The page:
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More than 200,000 people rallied in the Armenian capital of Yerevan to demand annexation of an Armenian enclave in neighboring Azerbaijan, and a strike Thursday paralyzed many of the city's industries, sources said.

People took to the streets Wednesday night after learning that Azerbaijan's government had overridden Nagorno-Karabakh's decision to secede and join Armenia, Khovik Vasilyan, an Armenian activist, said by telephone from Armenia."There will be another rally in Yerevan tonight, and the reaction of the Armenian people to Azerbaijan's impudent lie will become visible," said Vasilyan, a former political prisoner.

The Presidium of Azerbaijan's Supreme Soviet met Tuesday night, just a few hours after the secession declaration by Nagorno-Karabakh's legislature, and declared the regional parliament's decision illegal.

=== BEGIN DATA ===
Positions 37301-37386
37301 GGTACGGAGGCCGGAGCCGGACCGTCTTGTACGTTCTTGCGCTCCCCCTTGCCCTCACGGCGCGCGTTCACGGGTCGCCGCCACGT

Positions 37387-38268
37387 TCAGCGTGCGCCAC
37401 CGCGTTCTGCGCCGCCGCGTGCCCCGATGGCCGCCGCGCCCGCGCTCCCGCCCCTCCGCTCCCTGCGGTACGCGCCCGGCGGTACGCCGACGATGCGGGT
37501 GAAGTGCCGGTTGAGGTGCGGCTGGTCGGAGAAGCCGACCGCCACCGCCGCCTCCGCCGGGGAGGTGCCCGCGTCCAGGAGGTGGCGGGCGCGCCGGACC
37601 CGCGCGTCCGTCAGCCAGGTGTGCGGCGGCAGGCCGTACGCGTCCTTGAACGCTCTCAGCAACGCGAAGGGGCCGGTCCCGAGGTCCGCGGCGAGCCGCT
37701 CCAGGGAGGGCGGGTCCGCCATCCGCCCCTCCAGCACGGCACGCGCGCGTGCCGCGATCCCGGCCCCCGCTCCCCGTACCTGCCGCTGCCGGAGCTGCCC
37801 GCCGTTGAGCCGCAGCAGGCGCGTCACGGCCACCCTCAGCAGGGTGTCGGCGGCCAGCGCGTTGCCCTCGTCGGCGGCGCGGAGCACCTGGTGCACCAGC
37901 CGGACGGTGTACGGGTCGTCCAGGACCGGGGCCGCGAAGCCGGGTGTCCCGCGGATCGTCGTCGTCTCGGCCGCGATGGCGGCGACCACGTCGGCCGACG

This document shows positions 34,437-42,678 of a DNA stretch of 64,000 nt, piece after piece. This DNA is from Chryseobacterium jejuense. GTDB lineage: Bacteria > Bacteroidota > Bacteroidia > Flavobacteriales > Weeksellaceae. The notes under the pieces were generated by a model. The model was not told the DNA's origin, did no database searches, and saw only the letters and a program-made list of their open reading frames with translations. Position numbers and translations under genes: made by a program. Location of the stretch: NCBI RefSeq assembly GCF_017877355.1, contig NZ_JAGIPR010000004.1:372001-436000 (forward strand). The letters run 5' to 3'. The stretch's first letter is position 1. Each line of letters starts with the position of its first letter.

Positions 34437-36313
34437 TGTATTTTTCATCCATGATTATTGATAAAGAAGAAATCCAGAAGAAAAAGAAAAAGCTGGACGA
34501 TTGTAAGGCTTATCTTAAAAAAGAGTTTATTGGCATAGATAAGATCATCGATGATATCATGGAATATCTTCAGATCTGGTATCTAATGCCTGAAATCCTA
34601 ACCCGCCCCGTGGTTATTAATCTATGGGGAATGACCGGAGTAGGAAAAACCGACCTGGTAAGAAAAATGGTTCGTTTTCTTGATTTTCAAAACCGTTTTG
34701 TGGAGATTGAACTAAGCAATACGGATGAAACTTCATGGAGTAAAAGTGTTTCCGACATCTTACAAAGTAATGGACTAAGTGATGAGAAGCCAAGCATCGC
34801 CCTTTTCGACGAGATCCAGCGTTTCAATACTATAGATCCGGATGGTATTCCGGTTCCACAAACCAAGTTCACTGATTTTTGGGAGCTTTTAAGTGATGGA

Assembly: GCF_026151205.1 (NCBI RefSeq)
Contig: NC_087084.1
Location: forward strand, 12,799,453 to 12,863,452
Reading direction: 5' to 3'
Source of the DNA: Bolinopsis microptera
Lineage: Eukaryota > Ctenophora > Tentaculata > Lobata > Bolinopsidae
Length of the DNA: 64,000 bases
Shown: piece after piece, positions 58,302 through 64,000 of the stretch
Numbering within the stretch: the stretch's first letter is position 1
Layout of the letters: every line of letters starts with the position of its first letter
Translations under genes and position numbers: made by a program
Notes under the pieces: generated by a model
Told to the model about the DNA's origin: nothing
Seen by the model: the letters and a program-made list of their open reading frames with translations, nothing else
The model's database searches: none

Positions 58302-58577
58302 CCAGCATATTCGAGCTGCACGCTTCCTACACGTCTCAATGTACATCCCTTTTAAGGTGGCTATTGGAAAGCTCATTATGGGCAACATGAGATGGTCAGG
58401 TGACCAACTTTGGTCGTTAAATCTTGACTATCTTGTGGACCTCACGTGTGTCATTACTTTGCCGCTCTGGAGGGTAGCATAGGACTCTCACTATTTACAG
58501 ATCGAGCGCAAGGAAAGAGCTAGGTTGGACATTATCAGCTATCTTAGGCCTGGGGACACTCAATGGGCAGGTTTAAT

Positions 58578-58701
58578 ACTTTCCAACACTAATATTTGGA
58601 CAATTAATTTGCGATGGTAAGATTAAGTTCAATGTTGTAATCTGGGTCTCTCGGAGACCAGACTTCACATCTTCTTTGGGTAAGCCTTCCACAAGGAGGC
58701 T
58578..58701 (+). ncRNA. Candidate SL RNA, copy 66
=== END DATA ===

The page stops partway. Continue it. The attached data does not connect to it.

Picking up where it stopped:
Soviet media did not announce the ruling until Wednesday.

Armenians have been agitating for five months for the transfer of Nagorno-Karabkh to Armenia, resisting authorities in Moscow and Azerbaijani officials, who oppose any change in the territorial status of the mountainous region of 160,000 people.

In February, 32 people died in ethnic rioting in the Azerbaijani city of Sumgait. Ethnic Armenians are predominantly Christian, most Azeris are Moslem.

Rem Ananikyan, deputy director of the official Armenpress news agency, said by telephone that more than 200,000 people gathered outside a Yerevan historical institute Wednesday night to call again for the annexation of Nagorno-Karabakh.

"They demanded that this decision be solved, that the strike be continued," Ananikyan said.

He said Armenians expect the Presidium of the Supreme Soviet, the highest executive body in the Soviet goverment, to meet Monday in Moscow to consider the Nagorno-Karabakh question. No such meeting has been officially announced.